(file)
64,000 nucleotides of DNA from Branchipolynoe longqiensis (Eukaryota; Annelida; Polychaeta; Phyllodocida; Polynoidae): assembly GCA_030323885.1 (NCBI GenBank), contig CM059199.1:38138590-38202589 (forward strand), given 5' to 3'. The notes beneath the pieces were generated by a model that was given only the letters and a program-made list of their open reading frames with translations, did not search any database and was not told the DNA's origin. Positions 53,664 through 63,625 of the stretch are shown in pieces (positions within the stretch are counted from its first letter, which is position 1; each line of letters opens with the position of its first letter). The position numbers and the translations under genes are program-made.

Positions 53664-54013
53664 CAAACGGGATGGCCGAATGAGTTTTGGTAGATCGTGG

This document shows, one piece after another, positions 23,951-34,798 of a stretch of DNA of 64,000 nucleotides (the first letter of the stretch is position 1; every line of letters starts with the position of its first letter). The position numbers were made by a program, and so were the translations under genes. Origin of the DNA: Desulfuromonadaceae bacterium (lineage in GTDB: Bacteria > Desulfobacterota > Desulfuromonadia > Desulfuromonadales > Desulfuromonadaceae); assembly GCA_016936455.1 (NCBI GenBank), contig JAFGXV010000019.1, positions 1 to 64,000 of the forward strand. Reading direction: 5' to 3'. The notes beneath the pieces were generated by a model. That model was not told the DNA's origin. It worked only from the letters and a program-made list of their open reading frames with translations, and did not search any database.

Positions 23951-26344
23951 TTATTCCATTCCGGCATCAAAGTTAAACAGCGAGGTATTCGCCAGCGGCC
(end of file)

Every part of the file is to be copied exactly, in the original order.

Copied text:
64,000 nucleotides of DNA from Branchipolynoe longqiensis (Eukaryota; Annelida; Polychaeta; Phyllodocida; Polynoidae): assembly GCA_030323885.1 (NCBI GenBank), contig CM059199.1:38138590-38202589 (forward strand), given 5' to 3'. The notes beneath the pieces were generated by a model that was given only the letters and a program-made list of their open reading frames with translations, did not search any database and was not told the DNA's origin. Positions 53,664 through 63,625 of the stretch are shown in pieces (positions within the stretch are counted from its first letter, which is position 1; each line of letters opens with the position of its first letter). The position numbers and the translations under genes are program-made.

Positions 53664-54013
53664 CAAACGGGATGGCCGAATGAGTTTTGGTAGATCGTGG

This document shows, one piece after another, positions 23,951-34,798 of a stretch of DNA of 64,000 nucleotides (the first letter of the stretch is position 1; every line of letters starts with the position of its first letter). The position numbers were made by a program, and so were the translations under genes. Origin of the DNA: Desulfuromonadaceae bacterium (lineage in GTDB: Bacteria > Desulfobacterota > Desulfuromonadia > Desulfuromonadales > Desulfuromonadaceae); assembly GCA_016936455.1 (NCBI GenBank), contig JAFGXV010000019.1, positions 1 to 64,000 of the forward strand. Reading direction: 5' to 3'. The notes beneath the pieces were generated by a model. That model was not told the DNA's origin. It worked only from the letters and a program-made list of their open reading frames with translations, and did not search any database.

Positions 23951-26344
23951 TTATTCCATTCCGGCATCAAAGTTAAACAGCGAGGTATTCGCCAGCGGCC